[Date Prev][Date Next][Thread Prev][Thread Next][Date Index][Thread Index]
RE: Comments on draft-allman-dkim-base-00.txt
> [mailto:owner-ietf-mailsig@xxxxxxxxxxxx] On Behalf Of Thomas Roessler
> It's probably as easy to extend either S/MIME or PGP/MIME to
> make some statements about the parent message entity's
> headers as it is to develop and deploy DKIM.
The problem is not how easy it would be to extend the S/MIME or PGP
spec, the problem is that any MIME based scheme depends on support in
the legacy base that simply is not there.
The primary goal of DKIM is to write a signature spec that does not
cause any recipient to receive a negative user experience in in any
Adding S/MIME signatures to a message causes an unacceptable user
experience in about 5% of cases. Examples include "WARNING THIS MESSAGE
WAS SIGNED" or Eudora stripping out the attachments and putting them in
a separate directory it never empties.
I did propose a mechanism for use of S.MIME at the start of MASS, Jon
Callas of PGP pointed out that they have already implemented essentially
the same mechanism and it does not work well enough in practice due to
Things are even worse if you attempt to extend S.MIME beyond the
original assumptions. At that point most existing MUAs start to give
> See above, that's not by itself a reason to start with an
> entirely new protocol, when one could (maybe) tweak an existing one.
I do not care about the number of protocols, it is not like we have not
given S/MIME and PGP a pretty good trial.
I would much rather look at the assets we have and seek to maximize
* PKIX - works pretty well for establishing trust relationships
* Full stack is pretty heavyweight
* XKMS - Fully specified and has support from major vendors, little
* Compact, negligible client impact
* S/MIME, PGP Encryption - Both work acceptably for end to end
* In practice applications may need document lifecycle security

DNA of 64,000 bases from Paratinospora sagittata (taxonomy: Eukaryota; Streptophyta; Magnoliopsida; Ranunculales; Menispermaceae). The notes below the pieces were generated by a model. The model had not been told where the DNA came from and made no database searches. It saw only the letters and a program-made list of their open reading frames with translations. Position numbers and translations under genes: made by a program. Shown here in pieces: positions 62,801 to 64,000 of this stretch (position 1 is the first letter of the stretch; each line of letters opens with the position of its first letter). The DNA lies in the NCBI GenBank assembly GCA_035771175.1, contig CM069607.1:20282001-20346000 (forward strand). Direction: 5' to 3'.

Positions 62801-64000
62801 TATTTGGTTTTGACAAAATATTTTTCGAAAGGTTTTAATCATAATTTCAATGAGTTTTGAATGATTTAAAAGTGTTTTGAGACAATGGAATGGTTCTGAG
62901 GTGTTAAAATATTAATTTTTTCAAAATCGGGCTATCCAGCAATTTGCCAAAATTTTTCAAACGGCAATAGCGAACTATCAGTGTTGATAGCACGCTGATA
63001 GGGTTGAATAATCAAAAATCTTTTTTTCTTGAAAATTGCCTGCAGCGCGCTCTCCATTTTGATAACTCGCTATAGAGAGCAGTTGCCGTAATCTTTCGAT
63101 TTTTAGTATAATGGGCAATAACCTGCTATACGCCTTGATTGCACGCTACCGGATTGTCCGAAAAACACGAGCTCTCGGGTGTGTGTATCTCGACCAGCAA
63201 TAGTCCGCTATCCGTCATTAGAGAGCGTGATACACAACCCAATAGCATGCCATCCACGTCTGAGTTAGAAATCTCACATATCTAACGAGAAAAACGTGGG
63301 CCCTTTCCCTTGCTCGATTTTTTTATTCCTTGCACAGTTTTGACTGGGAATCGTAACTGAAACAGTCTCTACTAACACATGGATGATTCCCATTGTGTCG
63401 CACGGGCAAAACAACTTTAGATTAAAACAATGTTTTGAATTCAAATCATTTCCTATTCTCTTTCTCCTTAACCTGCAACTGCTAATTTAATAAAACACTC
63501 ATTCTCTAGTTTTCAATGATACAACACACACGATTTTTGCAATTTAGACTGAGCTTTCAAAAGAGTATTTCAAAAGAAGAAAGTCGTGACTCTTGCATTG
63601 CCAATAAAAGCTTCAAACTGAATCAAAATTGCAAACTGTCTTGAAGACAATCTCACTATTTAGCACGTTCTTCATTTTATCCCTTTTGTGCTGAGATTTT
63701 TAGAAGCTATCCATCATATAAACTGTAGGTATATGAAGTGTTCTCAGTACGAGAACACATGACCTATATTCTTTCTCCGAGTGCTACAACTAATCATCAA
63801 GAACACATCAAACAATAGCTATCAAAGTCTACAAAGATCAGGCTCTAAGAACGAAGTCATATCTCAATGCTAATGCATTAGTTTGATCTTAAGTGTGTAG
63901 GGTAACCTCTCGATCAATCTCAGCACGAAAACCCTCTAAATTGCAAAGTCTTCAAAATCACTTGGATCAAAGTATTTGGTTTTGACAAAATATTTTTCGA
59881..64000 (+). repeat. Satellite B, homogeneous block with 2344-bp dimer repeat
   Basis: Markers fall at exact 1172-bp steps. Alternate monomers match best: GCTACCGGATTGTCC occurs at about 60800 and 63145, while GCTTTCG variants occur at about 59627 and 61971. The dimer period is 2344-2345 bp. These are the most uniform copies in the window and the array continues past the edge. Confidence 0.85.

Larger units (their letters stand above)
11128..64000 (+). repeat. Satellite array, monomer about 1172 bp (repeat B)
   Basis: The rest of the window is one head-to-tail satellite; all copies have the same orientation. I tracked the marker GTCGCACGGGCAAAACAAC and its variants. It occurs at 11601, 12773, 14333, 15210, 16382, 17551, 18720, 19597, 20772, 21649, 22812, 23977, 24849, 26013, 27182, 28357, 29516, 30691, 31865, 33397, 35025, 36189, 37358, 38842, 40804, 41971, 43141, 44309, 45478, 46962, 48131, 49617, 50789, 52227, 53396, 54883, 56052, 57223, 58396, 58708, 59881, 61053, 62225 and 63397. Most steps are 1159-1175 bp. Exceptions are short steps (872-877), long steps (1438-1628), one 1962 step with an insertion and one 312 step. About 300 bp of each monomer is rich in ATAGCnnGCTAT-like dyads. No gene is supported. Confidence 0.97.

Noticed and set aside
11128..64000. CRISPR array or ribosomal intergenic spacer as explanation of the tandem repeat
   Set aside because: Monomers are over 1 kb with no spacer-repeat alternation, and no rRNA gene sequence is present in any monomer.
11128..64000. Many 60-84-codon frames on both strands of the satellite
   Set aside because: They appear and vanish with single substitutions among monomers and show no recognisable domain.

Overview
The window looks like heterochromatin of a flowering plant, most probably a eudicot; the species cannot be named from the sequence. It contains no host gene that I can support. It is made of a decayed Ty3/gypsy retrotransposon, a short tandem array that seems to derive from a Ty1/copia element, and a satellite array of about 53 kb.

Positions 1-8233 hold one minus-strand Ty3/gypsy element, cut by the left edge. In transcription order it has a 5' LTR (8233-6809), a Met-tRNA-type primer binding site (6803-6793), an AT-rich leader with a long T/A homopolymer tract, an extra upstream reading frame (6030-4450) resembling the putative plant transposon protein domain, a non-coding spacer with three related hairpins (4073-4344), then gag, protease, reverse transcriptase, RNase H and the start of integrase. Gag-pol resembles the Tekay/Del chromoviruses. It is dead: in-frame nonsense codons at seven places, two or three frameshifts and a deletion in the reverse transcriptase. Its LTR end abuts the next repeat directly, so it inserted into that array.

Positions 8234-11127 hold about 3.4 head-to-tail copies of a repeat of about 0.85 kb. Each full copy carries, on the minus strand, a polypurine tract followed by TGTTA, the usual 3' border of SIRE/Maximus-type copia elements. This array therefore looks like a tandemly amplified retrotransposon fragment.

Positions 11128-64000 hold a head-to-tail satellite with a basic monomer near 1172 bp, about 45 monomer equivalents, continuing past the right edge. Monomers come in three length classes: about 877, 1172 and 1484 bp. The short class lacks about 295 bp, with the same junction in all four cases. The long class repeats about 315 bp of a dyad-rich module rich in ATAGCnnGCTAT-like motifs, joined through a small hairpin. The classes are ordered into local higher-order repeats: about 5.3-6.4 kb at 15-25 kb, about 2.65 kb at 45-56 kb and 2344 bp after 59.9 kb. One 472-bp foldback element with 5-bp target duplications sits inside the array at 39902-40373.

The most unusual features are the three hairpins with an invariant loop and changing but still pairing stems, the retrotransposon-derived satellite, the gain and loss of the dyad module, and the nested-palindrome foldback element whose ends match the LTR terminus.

edge encryption may be sufficient
* Both lack an adequate key discovery mechanism
* S/MIME, PGP Signature - Both are unfortunately an afterthought
* Both assume verifier has special client
* Impact is not acceptable
* Both lack a policy layer so lack of signature means little
I think that DKIM provides a useful bootstrap mechanism for
cryptographic email security. Even if you believe that only end-to-end
security is acceptable the best way to get deployment is to start with
specs that can be ubiquitously deployed without negative impact:
Phase One A:
Deploy DKIM, major email providers sign 100% of outgoing email
Phase One B:
Linkage to accreditation mechanism allows for visible indicata
presented to end recipient (via PKIX Logotype)
Phase Two A:
Client based implementations allow end to end signature
Use XKMS/XKRSS for management of private key
Phase Two B:
XKMS/XKISS Locate mechanism provides necessary encryption policy
infrastructure (can I send encrypted email to Alice@xxxxxxxxxxx)
Exisiting PGP & S/MIME package formats are re-used
Phase Two C:
Enterprises with complex PKI requirements make use of XKISS
validate to delagate PKI complexity to trusted service.
(e.g. Federal bridge CA).
Document lifecycle encryption mechanisms introduced.